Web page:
In fact, although it is no doubt aware of the PA demand to release 14 Arab-Israelis, the BBC presents them as “Palestinian prisoners” as can be seen below. [emphasis added]

“Mr Kerry has for weeks been trying to persuade both sides to continue the direct negotiations beyond 29 April, but his efforts have been jeopardised by a disagreement over the release of a fourth group of 26 long-term Palestinian prisoners from Israeli jails.

Mr Abbas says they must be freed, in keeping with a promise made by Israel before the negotiations resumed in July after a three-year hiatus.

But Israeli officials say they are reluctant to proceed unless the Palestinians commit to extending the talks, and stress that the releases have always been tied to their progress.

The previous three releases were deeply unpopular with the Israeli public because many of the prisoners were convicted of murdering Israelis.”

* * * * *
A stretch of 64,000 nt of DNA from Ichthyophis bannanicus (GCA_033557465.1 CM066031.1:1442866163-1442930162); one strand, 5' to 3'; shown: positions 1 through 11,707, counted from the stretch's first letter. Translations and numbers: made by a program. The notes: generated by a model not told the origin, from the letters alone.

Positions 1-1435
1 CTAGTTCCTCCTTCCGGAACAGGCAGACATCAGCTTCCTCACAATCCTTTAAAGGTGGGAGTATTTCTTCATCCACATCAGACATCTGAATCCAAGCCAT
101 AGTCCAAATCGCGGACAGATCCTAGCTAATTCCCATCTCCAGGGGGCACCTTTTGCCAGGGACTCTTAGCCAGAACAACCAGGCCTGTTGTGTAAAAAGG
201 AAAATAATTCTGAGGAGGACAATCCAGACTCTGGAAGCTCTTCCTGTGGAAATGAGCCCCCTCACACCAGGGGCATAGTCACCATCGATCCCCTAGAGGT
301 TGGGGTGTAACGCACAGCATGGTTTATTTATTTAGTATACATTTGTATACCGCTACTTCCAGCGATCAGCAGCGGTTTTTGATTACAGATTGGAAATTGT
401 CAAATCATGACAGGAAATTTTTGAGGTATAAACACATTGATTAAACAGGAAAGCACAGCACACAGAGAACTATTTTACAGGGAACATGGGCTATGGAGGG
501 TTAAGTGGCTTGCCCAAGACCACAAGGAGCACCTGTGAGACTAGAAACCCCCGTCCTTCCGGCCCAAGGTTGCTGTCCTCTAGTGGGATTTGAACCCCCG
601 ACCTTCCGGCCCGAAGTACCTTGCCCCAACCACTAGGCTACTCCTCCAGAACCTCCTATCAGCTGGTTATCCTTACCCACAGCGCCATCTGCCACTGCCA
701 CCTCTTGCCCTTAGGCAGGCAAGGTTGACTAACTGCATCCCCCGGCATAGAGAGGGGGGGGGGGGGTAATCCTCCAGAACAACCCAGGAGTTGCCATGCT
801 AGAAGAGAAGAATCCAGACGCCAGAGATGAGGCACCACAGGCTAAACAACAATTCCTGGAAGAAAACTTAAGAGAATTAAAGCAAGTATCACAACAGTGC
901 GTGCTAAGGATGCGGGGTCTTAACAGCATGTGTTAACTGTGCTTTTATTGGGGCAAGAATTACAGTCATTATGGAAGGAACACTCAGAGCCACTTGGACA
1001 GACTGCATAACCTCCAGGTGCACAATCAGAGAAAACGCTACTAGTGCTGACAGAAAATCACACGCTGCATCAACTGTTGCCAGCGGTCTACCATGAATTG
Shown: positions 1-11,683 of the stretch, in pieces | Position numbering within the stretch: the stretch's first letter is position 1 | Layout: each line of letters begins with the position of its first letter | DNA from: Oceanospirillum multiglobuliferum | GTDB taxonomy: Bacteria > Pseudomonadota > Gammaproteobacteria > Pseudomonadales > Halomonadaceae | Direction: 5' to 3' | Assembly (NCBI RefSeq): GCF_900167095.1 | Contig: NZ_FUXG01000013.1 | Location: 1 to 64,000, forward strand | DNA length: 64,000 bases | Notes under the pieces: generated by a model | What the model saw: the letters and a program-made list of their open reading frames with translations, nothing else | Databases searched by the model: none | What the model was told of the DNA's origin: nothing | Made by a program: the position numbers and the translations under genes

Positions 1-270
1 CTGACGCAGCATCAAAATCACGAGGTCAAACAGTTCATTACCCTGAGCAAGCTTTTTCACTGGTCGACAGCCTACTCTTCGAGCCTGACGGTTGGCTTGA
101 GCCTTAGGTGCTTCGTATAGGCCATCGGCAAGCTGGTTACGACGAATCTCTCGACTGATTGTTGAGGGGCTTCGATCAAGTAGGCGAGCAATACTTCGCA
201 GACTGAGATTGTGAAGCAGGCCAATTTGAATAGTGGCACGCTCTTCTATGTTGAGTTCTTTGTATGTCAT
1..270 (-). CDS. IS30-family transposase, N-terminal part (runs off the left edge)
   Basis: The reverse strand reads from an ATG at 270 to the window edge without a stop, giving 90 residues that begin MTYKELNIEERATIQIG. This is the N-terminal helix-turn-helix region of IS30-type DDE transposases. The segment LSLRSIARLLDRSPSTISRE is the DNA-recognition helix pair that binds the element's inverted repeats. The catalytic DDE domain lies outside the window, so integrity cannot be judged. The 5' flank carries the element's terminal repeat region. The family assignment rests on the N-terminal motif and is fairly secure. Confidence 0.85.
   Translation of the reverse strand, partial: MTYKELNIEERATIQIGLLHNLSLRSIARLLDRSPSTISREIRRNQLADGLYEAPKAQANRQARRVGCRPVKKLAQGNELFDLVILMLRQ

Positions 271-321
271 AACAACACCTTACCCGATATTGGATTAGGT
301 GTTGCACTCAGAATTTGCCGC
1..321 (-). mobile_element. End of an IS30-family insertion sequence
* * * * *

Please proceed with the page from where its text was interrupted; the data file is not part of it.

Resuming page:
Towards its end, the report states:

“Earlier on Tuesday, the US Secretary of State held talks with Israeli Prime Minister Benjamin Netanyahu and chief Palestinian negotiator Saeb Erekat amid reports that they were close to finalising an agreement that would extend the talks until 2015.

Sources cited by US and Israeli media said a deal was emerging in which the fourth batch of Palestinian prisoners would be freed in return for the release of Jonathan Pollard, an American who was jailed for life in 1987 for spying for Israel.”

The BBC refrains from mentioning that in addition to the above, the proposed terms of the “deal” also included the following points:

“The negotiations would continue into January 2015, during which time the Palestinians would commit themselves not to engage in diplomatic warfare against Israel by going to international organizations for recognition. […]